Welcome back to BRANDED, the newsletter exploring how marketers broke society (and how we can fix it).
Here’s what new with us this week:
Hey, Claire here.
We had a different newsletter planned for today. But as we watched protestors risk their lives on the streets to protest police brutality and white supremacy, we felt we needed to have a different conversation.
I’m writing today’s newsletter, because as a white woman and as a marketer, I recognize the instinct you may have to look for a feel-good moment in the middle of one of the most painful events in recent history. I’m here to remind you that an example of that instinct - the Kendall Jenner Live for Now Pepsi ad - was pulled immediately after it launched. And I want to remind you that the Black Lives Matter protests are not an invitation for you to build brand loyalty and connect with your audience.
This moment is not about your brand. It is about how systemic racism disproportionately harms and kills Black people while you and me are able to live our lives without ever grappling with its pain. It is how we, white people, bring our unchecked attitudes and assumptions to work and process the pain of injustice in inappropriate ways that we don't fully grasp because it feels so alien to our own lived experiences.
It’s about the fact that brands are doing two things right now, and neither one of them is an adequate response to this profound and deeply painful moment:
It’s about the fact that I can assume - and I will - that most of our BRANDED subscribers are white. (ANA research shows that Black people only account for 4 percent of the "senior level" roles in marketing).
Today, we’re going to talk about how our advertising best practices need to start changing. A note though, before I begin: the problems of systemic racism are not going to be solved by individual marketers making different choices within the advertising industry. Systemic racism needs to be solved with systemic solutions. So, take these suggestions as guidelines for where to begin.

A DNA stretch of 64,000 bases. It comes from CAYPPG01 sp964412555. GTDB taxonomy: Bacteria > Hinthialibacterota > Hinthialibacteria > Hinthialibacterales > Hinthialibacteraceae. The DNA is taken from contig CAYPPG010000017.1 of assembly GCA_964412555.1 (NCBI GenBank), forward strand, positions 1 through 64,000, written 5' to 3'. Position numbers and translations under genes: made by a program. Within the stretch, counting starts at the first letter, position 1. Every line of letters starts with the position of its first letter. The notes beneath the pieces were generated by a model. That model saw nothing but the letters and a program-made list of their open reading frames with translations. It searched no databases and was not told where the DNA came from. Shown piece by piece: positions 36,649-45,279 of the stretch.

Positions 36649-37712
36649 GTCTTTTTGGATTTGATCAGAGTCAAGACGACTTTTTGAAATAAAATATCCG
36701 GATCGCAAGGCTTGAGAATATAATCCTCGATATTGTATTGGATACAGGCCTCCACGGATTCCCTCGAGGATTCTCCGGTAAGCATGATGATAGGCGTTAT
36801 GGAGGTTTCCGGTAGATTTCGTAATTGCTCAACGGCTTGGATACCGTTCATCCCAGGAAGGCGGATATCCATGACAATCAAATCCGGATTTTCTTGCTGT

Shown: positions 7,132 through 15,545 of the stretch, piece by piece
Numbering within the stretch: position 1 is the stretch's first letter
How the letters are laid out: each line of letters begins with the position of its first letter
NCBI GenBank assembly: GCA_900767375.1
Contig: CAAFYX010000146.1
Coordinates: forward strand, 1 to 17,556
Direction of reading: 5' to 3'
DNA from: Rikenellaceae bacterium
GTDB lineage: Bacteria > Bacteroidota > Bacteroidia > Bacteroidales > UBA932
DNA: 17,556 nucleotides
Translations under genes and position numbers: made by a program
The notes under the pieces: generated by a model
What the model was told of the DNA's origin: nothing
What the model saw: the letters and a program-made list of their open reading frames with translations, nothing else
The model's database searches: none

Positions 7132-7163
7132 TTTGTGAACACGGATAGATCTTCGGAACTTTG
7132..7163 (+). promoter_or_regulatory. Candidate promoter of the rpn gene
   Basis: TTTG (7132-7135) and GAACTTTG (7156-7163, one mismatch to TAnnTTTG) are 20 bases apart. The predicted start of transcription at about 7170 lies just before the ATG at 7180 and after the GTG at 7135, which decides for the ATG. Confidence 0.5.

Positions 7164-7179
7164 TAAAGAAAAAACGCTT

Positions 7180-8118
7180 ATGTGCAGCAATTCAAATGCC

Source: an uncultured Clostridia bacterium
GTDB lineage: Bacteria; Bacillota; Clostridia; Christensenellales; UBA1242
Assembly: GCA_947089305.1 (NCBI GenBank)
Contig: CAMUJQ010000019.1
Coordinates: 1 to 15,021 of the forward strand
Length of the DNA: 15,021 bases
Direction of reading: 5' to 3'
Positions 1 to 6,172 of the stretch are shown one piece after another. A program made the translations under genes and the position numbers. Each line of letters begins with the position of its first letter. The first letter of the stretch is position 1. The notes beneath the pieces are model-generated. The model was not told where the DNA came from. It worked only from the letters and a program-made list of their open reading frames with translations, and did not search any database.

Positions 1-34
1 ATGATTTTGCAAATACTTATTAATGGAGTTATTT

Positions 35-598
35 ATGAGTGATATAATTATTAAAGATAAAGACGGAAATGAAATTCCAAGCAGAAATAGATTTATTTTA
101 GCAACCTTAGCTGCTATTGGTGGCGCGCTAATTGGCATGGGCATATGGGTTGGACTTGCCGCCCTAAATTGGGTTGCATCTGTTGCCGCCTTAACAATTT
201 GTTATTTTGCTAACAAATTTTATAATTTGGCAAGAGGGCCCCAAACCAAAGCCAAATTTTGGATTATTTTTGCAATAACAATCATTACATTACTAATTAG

We’ve talked before about how brand safety technology companies advise marketers to keep their brands away from “negative sentiment” and “controversial” content. Integral Ad Science CEO Lisa Utzschneider even advised brands in April to use IAS technology to appear only near “hero-related pandemic content.” I wonder what her advice would be now? To advertise only on “hero-related riot content?”
This is a perfect example of white privilege in action. We are literally using our advertising stack to exclude and punish important news coverage because… it feels uncomfortable for us?
Think about what it means when Fidelity Investments has both “immigration” and “racism” on its keyword blocklist (WSJ). It means Fidelity does not fund any essential reporting around the most important issues facing our communities and our society today. What a way to support your diverse workforce.
Imagine running a Black media outlet - or any media outlet - that is financially penalized for producing stories about racism because thousands of brands just like Fidelity have simply blocked it out.
When you block “negative sentiment” news content, you block investigative journalism and breaking news coverage. You make it difficult for reporters and newsrooms to invest in critical news coverage and stories that we as a society need in order to confront racism. And you make it damn near impossible for outlets that represent Black voices to even exist.
Supporting Black lives means we need to seek out and support Black media, publishers and creators who are speaking out, sharing their experiences, and driving change. We should be thinking about how to reach and support Black trans voices, Black gay and lesbian voices, Black and disabled voices, and Black Muslim voices.
We spoke to BrandAdvance, an ad network that connects advertisers to multicultural segments. Their founder, Christopher Kenna, says: